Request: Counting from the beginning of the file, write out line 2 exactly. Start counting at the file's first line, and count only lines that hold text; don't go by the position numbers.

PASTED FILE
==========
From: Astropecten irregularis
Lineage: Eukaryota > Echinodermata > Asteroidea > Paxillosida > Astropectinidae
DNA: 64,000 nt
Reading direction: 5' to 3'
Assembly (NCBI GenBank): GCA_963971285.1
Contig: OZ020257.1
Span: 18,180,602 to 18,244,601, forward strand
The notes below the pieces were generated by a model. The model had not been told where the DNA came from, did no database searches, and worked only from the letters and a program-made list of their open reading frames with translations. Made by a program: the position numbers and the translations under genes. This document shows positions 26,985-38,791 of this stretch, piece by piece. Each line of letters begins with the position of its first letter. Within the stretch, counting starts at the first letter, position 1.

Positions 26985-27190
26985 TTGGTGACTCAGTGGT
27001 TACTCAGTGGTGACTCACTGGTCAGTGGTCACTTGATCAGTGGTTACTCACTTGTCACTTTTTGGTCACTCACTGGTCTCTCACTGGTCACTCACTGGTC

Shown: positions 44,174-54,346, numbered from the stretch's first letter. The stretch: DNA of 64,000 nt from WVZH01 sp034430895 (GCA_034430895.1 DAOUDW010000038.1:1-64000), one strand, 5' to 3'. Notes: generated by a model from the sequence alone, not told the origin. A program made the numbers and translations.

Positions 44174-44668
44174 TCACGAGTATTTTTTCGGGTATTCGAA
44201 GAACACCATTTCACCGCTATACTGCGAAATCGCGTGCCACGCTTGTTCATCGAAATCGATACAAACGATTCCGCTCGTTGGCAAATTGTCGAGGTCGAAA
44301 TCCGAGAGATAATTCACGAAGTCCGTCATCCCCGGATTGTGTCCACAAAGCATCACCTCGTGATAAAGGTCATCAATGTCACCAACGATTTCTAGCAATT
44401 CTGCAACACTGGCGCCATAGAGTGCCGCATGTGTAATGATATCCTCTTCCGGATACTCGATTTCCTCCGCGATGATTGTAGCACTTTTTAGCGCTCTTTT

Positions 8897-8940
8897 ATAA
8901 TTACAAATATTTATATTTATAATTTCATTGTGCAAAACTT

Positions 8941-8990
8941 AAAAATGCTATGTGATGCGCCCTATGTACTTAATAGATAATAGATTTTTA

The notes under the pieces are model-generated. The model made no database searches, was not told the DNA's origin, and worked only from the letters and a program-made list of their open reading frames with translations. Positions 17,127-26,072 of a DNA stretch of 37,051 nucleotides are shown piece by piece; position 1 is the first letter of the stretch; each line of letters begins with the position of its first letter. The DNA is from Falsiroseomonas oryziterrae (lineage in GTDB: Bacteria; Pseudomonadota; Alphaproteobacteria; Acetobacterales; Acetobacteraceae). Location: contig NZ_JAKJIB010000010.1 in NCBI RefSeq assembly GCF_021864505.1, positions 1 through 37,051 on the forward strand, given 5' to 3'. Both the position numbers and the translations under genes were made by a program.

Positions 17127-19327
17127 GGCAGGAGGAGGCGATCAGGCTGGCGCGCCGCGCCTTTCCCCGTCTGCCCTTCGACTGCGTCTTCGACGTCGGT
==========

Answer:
Lineage: Eukaryota > Echinodermata > Asteroidea > Paxillosida > Astropectinidae